|Volume 6 Issue 292 Published - 14:00 UTC 08:00 EST 18-Oct-2004 Next Update - 14:00 UTC 08:00 EST 19-Oct-2004||Editor: Susan K. Boyer, RN
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Interactive programs for chronically ill people may be detrimental
Interactive Health Communication Applications (IHCAs) are computer based interactive programs for patients that combine health information with at least one mode of support – social support, decision support or behavioural change support.
IHCAs provide people with chronic diseases the opportunity to become better informed about their diseases and the various treatment options available. Researchers recently undertook a systematic review of 28 trials involving over 4000 patients, to assess the benefits and harms of IHCAs.
Although it is generally believed that to be well-informed and have established support systems results in better outcomes, the results of this review indicate otherwise. Users of IHCAs were found to have better knowledge and social support, however no effect was observed on self-efficacy or behavioural outcomes.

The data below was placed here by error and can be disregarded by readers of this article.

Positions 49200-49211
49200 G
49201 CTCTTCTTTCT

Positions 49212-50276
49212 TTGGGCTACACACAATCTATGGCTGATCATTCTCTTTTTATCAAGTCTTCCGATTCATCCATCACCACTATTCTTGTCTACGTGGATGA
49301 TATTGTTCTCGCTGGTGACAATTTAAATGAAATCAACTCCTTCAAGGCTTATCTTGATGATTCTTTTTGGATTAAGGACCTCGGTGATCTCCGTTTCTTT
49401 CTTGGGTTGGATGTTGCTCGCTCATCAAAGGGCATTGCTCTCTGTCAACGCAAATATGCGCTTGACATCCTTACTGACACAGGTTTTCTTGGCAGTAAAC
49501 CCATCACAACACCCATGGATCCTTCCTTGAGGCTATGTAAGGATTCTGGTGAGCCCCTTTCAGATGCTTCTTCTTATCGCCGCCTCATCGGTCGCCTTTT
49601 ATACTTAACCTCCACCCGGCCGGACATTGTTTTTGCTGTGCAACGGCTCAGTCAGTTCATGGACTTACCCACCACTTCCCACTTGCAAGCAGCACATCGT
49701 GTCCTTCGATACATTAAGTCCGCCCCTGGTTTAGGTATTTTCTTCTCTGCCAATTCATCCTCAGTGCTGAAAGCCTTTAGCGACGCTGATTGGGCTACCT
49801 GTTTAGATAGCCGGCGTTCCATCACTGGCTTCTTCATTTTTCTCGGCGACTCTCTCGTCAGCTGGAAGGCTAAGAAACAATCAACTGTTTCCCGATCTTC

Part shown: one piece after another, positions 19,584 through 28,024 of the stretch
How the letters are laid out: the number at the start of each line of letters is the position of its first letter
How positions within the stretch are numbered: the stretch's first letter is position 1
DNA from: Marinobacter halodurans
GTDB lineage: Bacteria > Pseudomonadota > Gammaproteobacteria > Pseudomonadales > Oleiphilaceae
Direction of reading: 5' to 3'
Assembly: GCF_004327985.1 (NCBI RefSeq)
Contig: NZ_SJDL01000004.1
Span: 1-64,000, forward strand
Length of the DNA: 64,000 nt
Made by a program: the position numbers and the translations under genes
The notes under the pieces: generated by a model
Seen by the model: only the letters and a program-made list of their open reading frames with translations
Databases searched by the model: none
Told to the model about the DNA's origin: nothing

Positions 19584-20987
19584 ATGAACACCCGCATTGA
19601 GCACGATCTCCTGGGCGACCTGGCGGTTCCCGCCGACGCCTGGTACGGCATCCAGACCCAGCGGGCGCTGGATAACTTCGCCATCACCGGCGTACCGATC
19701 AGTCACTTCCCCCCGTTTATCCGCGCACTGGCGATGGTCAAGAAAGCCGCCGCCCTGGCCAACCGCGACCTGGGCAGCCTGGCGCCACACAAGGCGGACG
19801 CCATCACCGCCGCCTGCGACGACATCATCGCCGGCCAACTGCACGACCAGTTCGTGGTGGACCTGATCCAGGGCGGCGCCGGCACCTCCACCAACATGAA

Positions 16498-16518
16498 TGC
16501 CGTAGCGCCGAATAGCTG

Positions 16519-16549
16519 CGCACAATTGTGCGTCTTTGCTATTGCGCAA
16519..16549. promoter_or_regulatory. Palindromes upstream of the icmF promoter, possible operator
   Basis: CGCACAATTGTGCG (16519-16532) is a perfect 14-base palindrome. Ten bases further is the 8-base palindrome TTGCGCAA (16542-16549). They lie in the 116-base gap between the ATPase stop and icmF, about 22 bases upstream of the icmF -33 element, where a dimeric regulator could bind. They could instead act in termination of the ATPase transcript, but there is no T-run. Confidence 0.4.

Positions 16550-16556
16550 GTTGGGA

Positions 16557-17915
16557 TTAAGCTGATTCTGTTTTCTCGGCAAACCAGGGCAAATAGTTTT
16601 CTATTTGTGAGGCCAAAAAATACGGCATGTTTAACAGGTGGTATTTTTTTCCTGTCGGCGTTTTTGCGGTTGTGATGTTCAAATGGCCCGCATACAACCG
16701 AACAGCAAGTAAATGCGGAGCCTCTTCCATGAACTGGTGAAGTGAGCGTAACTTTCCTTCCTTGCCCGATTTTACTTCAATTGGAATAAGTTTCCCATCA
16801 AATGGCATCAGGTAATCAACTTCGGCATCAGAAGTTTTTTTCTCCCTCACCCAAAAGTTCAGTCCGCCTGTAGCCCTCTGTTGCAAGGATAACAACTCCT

More importantly, IHCAs had a negative effect on clinical outcomes for chronically ill people. The cause of this negative outcome is unclear, and further research is needed to determine possible modifications to improve the effectiveness of IHCAs.
Dr Elizabeth Murray, lead researcher says: "This an unexpected and provocative finding, especially in view of the large sums being spent on web-based health programs. Do IHCAs reassure users, hence reducing motivation for changes needed to improve health? Or are fully informed, enabled patients choosing different priorities, such as short term well-being over long term clinical outcomes?"
Review title: Interactive Health Communication Applications for people with chronic disease
The Cochrane Library Newsletter, Issue 4, 2004